Bike citations have fallen sharply in Tampa, a positive trend that reaffirms the citations have been more about harassment than effective crime-fighting in poor neighborhoods. But the decrease does not lessen the need for a full and vigorous federal investigation into the Tampa Police Department and its racially lopsided practice of issuing bicycle tickets. This spring, the Tampa Bay Times found that Tampa police targeted bicyclists in largely poor black neighborhoods and ticketed them for minor offenses, in some cases needlessly introducing children to the criminal justice system for infractions such as riding on handlebars. Despite progress this summer reducing the number of citations, concerns about the department's aggressive ticketing remain justified.
The Times reported last week that police handed out 59 bike tickets from May through July, about a third of the number from the same period last year. Officers recorded fewer encounters with cyclists and the racial disparity in bike tickets issued to blacks narrowed, with 63 percent of the citations given to black cyclists this summer compared with 86 percent in 2014. The portion of juvenile tickets issued to black children also fell to 60 percent this summer from 94 percent during the same period last year.
The significant declines come in the wake of the Times' investigation in April into the Tampa Police Department's bike ticketing policy, which found that the department issued more bike tickets than any other law enforcement agency in the state. In the last three years, for example, Tampa police issued 2,504 bike tickets, nearly 80 percent to its black residents, who make up only a quarter of the city's population. Tickets were issued for violations ranging from riding without a bike light to cycling without hands on bike grips. Very few of those who were cited got arrested, though officers claimed they used the bike offenses as a gateway to try to ferret out more serious crimes.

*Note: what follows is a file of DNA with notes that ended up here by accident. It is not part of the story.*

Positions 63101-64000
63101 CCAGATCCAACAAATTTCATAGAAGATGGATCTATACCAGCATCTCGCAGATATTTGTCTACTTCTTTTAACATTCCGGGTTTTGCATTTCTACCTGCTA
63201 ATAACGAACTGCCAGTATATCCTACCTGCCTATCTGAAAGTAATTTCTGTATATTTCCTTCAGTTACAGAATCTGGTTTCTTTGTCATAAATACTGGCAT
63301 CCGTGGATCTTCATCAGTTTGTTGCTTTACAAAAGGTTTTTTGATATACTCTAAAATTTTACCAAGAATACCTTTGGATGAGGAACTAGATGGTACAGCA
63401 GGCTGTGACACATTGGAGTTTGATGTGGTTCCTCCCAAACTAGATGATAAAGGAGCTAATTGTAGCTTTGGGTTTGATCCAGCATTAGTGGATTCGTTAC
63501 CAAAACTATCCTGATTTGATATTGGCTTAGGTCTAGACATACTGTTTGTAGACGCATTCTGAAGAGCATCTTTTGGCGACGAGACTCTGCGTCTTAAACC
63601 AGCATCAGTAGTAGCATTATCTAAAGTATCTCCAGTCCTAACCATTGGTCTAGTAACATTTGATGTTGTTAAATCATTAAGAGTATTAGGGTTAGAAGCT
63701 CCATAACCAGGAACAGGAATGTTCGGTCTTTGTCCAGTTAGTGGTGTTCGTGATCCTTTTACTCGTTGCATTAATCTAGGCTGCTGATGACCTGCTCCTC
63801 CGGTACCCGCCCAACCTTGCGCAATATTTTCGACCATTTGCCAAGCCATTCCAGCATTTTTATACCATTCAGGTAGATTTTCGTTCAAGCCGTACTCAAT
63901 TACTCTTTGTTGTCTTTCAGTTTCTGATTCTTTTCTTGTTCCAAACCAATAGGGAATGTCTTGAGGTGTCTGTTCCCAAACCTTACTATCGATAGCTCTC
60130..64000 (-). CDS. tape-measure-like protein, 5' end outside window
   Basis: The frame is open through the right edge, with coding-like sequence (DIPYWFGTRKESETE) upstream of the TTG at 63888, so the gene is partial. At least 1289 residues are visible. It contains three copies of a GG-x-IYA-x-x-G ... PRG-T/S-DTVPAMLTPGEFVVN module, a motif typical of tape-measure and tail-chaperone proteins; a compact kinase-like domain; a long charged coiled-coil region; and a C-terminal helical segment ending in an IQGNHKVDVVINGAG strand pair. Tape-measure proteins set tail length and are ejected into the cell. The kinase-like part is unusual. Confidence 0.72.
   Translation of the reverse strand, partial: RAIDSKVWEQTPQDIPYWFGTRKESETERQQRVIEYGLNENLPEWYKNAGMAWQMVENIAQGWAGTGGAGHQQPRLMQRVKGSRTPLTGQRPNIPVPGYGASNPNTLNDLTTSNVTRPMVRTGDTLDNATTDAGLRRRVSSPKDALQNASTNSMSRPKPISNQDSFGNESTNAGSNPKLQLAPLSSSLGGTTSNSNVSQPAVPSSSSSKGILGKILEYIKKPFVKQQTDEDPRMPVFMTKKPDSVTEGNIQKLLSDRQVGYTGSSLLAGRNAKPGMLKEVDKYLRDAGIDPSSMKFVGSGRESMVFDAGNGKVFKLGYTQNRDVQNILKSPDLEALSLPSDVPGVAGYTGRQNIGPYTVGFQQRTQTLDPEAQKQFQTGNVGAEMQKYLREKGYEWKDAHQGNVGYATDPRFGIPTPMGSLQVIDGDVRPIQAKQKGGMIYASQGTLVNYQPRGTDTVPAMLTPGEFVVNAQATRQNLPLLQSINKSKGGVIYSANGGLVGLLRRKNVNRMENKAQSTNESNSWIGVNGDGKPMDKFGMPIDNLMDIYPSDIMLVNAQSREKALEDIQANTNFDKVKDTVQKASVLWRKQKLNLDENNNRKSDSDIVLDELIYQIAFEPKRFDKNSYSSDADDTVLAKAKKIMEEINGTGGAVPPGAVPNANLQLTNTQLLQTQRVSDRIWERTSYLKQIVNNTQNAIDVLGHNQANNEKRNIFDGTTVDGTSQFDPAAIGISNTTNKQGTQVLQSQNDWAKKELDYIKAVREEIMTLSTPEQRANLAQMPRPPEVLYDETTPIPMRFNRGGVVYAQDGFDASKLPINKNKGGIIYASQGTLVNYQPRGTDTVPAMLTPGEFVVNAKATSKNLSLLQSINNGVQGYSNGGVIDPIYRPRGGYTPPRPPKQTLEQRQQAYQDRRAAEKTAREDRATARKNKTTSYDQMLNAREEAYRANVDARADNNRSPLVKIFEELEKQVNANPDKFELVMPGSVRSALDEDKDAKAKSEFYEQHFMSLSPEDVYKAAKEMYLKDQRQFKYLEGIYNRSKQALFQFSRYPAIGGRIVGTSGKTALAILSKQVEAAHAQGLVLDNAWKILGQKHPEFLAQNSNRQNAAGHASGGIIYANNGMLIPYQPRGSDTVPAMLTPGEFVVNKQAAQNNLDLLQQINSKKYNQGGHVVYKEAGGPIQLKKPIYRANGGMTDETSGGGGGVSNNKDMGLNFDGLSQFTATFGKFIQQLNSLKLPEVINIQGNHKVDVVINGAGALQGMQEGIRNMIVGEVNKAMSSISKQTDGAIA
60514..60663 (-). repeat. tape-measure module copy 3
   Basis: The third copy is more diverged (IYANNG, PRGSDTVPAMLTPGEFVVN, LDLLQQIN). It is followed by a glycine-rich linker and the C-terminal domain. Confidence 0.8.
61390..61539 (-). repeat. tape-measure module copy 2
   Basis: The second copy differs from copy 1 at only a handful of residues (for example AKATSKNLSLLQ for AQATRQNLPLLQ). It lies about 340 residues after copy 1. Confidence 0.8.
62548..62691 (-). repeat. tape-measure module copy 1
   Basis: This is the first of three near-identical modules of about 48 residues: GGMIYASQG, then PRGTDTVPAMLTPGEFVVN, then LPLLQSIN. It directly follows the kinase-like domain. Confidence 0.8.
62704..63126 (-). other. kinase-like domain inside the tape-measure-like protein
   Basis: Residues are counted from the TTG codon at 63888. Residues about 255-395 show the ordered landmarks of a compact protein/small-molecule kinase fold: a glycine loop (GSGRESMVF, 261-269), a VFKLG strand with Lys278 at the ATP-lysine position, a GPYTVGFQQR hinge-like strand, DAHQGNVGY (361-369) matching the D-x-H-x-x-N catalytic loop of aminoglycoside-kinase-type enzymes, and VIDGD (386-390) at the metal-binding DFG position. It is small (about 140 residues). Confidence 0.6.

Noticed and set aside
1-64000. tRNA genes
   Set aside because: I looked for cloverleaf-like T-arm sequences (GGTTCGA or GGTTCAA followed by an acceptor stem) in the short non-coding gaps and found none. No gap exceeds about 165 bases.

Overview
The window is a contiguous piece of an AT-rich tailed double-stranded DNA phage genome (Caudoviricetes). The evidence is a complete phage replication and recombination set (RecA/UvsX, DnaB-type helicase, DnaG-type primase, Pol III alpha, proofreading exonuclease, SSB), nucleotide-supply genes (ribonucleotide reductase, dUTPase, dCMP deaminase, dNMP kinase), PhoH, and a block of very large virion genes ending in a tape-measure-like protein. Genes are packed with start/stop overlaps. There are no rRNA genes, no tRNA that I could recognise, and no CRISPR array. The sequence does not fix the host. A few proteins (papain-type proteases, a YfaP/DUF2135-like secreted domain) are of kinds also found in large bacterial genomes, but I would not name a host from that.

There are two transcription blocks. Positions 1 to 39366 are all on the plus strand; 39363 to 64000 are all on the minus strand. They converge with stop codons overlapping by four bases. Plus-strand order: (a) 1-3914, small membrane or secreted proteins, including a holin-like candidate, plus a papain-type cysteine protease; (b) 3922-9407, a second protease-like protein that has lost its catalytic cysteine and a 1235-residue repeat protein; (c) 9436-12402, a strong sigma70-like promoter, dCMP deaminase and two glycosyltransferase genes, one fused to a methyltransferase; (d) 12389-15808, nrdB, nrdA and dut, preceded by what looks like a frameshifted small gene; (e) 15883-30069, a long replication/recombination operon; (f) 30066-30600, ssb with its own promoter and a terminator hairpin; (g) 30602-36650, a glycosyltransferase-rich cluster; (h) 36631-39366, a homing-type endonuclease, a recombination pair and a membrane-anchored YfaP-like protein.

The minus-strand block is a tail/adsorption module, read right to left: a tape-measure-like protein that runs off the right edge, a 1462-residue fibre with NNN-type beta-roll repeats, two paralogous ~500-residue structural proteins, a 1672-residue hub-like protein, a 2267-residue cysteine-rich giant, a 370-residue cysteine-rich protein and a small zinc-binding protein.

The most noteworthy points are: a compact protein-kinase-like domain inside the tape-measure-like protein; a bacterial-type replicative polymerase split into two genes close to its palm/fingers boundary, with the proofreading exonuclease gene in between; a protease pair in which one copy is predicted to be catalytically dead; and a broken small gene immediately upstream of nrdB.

Since the Times' investigation, Tampa Mayor Bob Buckhorn and the Police Department asked the U.S. Justice Department to examine the department's policy of enforcing bicycle laws. Tampa police also now track cycling-related stops and the number of bike lights its officers issue. So far this summer, officers have made 507 stops from May through July and given out 28 lights. The tracking is a good step toward transparency and greater accountability. But it is not enough.
Tampa police haven't admitted any wrongdoing, nor has the department suspended bike ticketing, which would have been the appropriate response pending the outcome of the Justice Department's investigation. The department and city officials seem to be biding their time, an attitude that underscores the importance of the federal examination. If there is to be lasting change in the department's policy, it will need to come at the behest of a Justice Department that speaks forcefully when it issues its report at the end of the year.
The department's grudging response has unnerved many in the public who contend the uneven enforcement of bicycle laws is a flash point for larger issues with policing in the African-American community. There are plenty of legitimate issues that deserve the attention of Tampa police. But racially profiling bicyclists for pedaling while black is not one of them.